If you give a student an assignment on Tuesday and expect it back on Wednesday you are dictating how that family needs to spend time that night. As a father of two girls who have sports and other activities, there are some nights where we do not get home until 9:00. If we are going to have homework it is better if there is a window. And for all those math teachers thinking they need to practice what they learned in class that night, learning is not so fragile that if it doesn’t happen right then it will be gone forever. In college, you never have homework that is due the next day. If we don’t do that to college students we probably shouldn’t do that to our youngest students.

If you feel you do need to give homework here are some guidelines I would recommend:

-It needs to be something they can do independently if it is for practice.
- The hardest thing you do is done in class. Kids shouldn't be assigned independent practice problems that they’ve never seen in class and be expected to do them successfully or held accountable for those problems.
- If you are using it as a check for understanding, make it short (and definitely do not count it as a grade).
- There is no point in reviewing the homework answers in class as a whole class. You only get so much time in class with your students, use it wisely.
- It is not new learning.

Do your students see you as an advocate or an adversary? If you are doing any of the don'ts above, they will see you as an adversary. We have to have high expectations for our students and demand a lot from them, but that should be done in the classroom. The classroom is where you can give them feedback, not at home where you as an educator have no control over their environment. We should all be advocates for our students and change old homework practices.

Wednesday, November 15, 2017

6 Do's When It Comes to Homework

Before school started in August 2015 I wrote a blog post to the Stoneridge staff discussing my thoughts about homework. I shared with them that I wanted to have a conversation about homework as the year progressed and by the end of the year I wanted to see if we could come to some common agreements. You can read the post here: Let's Talk Homework.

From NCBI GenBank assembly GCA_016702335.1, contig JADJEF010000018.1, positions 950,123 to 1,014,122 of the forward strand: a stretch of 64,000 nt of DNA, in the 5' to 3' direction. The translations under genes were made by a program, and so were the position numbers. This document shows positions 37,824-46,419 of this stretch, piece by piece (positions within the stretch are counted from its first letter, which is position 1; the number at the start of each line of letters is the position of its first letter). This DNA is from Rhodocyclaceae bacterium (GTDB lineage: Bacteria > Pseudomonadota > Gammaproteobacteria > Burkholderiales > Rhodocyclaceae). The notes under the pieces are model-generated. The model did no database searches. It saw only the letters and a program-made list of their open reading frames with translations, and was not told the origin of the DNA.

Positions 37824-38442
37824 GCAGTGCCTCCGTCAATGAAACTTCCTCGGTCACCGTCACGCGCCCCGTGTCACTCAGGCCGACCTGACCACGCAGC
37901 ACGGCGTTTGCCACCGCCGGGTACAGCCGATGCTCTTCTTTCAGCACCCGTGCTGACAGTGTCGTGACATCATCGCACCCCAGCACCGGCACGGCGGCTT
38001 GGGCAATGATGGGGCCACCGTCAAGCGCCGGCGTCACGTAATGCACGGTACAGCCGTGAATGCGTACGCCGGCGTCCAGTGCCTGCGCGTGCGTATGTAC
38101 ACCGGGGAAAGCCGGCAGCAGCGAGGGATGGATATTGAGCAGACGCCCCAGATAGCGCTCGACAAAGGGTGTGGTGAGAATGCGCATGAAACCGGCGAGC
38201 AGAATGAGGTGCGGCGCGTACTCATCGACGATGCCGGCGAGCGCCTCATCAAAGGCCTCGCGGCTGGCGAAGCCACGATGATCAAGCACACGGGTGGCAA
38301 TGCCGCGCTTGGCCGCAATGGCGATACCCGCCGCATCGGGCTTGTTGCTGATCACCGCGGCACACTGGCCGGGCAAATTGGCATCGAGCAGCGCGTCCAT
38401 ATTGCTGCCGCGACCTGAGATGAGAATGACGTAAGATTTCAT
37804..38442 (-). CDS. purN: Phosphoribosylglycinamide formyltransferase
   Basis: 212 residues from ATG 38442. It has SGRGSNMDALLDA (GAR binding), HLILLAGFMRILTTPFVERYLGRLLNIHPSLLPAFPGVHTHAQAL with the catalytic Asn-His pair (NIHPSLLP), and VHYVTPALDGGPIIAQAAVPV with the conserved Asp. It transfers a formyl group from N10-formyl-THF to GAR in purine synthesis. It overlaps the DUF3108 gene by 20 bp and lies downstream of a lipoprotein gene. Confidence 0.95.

After reading over research and discussing throughout the year, we came to common agreements for our staff and to share with our parents. At that time, I wrote another post that was shared with the entire school community: If We're Going to Have Homework, Let's Do It Better

It was a great experience leading a school site through changing homework practices. I have continued my learning on homework through attending conferences such as the Assessment Institute by Corwin, read Ditch that Homework by Alice Keeler and Matt Miller, read Hacking Homework by Starr Sackstein and Connie Hamilton, and also presented about the research on homework and alternatives to current practices with Kristina Allison at Fall CUE.

Through my learning, here is what I consider 6 Do’s when it comes to homework. Tomorrow I will post 6 Don'ts when it comes to homework.

Do Look at the Research
It’s common knowledge that homework causes stress for students, parents and even teachers.  It takes away time that our students can be playing or doing other extracurricular activities.  A lot of times it decreases a student's love of learning.  We also know it takes up a lot of teacher time to think about homework, grade homework, and worry about students that do not do their homework.  That time could be spent working on lesson design or giving students actionable feedback on work that was done in class.  For all the stress, time, and potential harm that homework can do, you would think that doing homework would have a strong impact on learning for teachers to continue doing it right?

John Hattie is a leading educational researcher.  He has looked at 195 different influences on student achievement.  An effect size of .40 is what he calls the "hinge point.”  Anything above the hinge point is considered something that has a greater than average influence on achievement.  Homework comes in with an effect size of .29 which would rank it 120th out of the 195 influences on student achievement.  Now .29 might not seem that far off from .40 but that is for all students, not just elementary students.  In the book Visible Learning for Literacy, it states the the effect size of homework for elementary students is only .10, which would rank it 171st out of the 195 influences.  In fact, Hattie himself says that homework for students in K-3 has an effect of zero.